On the downside, despite the enormous combativeness and the growing class consciousness shown by the workers involved in them, there have been enormous weaknesses on these movements. In every case the dominant class managed to keep the struggle under the control of the unions, which managed to isolate the workers in struggle from their class brothers facing the same barrage of attacks on salaries and social benefits. Even during strikes like the one of the Transit Workers in NYC where there was tremendous sympathy from the local working class and spontaneous expressions of solidarity were often witnessed, the union bureaucracy managed to keep other workers from getting involved in the struggle and limited "solidarity to posturing declarations by the unions. This control by the union apparatus in the present struggles, given the retreat in class consciousness that occurred during the decade of the 90's, is not surprising and workers will have to regain the lessons of their past struggles in order to confront these institutions of the bourgeois State. It will be in this confrontation that workers can find again their own methods of organization and struggle -mass assemblies, workers' control committees, mass strike -- that are still missing from the nascent movement in the US.
However, despite the weaknesses of the present movement the bourgeoisie has not failed to see its potentialities. After each struggle, it has campaigned to send the message that the more important lesson of these strikes is that the "struggle does not pay". And in most cases workers have come back to work with a pile of give-backs eroding salaries, benefits and working conditions that the unions have rammed down their throats after long and draining strikes. However for the working class as a whole the importance of a strike is not measured by winning or losing its immediate demands, but by the contribution at the level of organization and consciousness that it provides for the movement as a whole in its confrontation with the class enemy, and this is the main reason why the bourgeoisie puts so much effort into discouraging other workers from entering the struggle. In NYC, where the bourgeoisie has tried so hard to drive home the message that the "struggle does not pay" by punishing the striking transit workers, the city unions and the mayor have avoided the risk of any other municipal workers' struggle by settling contract negotiations ahead of schedule and without the kind of draconian attacks that provoked the transit strike. On a national scale the present rush of bourgeois proposals aimed at resolving the health care crisis is also very much influenced by the present struggles -each of which has involved attacks on health benefits. This campaign -all 12 pre-presidential candidates have a "plan" to resolve it --is very much directed at eliminating the health care issue from the terrain of the struggle, making of it one more issue for the bourgeoisie to decide through the electoral circus.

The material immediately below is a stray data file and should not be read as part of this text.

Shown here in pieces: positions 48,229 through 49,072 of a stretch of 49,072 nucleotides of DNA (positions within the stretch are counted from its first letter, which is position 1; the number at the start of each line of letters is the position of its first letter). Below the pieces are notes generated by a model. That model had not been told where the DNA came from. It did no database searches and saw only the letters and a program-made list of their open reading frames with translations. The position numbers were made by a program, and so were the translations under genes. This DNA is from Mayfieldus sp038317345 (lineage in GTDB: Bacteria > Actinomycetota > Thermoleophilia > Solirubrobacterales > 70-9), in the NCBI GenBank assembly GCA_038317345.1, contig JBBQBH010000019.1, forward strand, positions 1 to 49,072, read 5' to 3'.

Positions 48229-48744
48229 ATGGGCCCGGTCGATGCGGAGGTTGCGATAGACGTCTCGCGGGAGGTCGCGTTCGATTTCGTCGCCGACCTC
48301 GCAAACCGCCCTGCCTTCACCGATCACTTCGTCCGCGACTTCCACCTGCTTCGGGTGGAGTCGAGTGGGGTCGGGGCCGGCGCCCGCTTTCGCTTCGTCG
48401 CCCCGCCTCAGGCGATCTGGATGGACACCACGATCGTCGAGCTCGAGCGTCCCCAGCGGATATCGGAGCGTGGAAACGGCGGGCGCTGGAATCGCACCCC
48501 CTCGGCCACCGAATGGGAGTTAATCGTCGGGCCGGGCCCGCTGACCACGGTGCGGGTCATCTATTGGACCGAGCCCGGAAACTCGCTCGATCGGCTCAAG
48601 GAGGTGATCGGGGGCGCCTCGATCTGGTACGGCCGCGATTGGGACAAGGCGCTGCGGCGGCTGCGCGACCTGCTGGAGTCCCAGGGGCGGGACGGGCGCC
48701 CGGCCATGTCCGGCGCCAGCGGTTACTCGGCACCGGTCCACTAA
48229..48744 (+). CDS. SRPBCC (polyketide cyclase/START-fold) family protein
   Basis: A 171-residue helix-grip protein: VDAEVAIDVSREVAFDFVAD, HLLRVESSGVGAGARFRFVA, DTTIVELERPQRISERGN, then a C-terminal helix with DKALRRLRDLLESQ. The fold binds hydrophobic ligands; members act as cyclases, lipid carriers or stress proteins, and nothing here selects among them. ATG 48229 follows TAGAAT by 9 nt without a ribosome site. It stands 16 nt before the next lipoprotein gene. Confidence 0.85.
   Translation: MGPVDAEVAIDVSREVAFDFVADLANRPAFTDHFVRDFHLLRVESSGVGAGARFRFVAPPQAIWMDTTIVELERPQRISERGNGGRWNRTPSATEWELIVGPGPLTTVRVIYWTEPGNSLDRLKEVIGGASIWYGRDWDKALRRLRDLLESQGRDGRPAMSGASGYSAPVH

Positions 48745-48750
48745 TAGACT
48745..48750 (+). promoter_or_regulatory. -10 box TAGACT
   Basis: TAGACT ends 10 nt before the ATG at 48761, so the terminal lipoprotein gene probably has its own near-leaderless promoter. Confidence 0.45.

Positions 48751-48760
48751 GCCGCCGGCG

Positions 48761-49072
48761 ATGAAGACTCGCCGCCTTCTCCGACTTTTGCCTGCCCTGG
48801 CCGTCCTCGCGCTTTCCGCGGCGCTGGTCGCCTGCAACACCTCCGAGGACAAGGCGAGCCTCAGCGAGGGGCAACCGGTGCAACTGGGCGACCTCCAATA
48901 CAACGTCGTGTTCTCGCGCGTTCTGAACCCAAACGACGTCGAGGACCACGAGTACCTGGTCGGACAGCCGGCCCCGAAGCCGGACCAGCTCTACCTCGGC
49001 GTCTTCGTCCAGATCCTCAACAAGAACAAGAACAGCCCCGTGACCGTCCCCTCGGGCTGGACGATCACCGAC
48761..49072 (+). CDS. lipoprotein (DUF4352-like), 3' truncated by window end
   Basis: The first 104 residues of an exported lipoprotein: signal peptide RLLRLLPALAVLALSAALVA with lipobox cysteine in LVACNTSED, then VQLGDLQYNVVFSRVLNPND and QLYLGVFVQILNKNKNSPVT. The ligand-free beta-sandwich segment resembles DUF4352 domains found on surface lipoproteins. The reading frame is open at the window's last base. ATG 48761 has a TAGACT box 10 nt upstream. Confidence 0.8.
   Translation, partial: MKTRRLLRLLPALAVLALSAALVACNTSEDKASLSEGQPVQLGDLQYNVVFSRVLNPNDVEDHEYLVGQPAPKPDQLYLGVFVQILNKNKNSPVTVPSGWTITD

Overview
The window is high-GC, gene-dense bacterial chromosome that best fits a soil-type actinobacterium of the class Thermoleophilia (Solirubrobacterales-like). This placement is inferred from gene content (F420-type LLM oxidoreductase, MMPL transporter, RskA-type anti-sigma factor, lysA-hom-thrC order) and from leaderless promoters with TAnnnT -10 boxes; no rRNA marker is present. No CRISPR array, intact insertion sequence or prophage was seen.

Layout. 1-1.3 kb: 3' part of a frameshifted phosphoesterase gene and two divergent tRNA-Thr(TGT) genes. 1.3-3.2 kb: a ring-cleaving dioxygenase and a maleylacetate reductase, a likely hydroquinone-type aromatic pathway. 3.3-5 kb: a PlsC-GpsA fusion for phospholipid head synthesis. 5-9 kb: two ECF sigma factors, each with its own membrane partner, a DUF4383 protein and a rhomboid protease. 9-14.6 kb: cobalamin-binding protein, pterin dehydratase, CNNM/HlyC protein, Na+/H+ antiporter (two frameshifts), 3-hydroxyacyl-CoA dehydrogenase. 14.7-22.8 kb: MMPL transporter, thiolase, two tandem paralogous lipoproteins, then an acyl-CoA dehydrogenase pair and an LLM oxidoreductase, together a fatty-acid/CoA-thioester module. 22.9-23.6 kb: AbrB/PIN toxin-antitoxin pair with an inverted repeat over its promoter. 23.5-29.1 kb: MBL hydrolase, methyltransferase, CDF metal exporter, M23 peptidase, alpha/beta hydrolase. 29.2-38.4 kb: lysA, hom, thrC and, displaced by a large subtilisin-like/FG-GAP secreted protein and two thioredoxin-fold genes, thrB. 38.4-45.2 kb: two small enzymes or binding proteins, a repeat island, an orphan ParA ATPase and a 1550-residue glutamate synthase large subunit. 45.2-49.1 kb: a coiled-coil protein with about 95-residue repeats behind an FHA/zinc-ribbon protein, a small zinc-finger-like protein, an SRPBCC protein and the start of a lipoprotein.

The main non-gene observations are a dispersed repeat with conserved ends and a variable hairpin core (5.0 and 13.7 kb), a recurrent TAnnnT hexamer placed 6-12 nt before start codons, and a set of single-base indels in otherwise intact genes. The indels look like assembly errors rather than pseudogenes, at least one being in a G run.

Amid a world falling apart, increasingly ravaged by the barbarism of war, worsening economic crisis, political instability, the spread of lethal diseases and the growing degradation of the environment, the historical responsibility of the world working class is immense. The future of humanity and without exaggeration the very survival of the human species and life on the planet are at stake. Either the working class will raise its struggle to the level necessary to put an end to this moribund system or capitalism will take to its tomb the very bases for building a world-wide human community, free of the exploitation of man by man, social classes and national states, and in which the human species can live in a more harmonic relationship with its environment.
The present reawakening of the international working class struggle contains the potentiality of that new world and revolutionaries have enormous responsibilities to help their class make possible this perspective.
Eduardo S, July 8th 2007.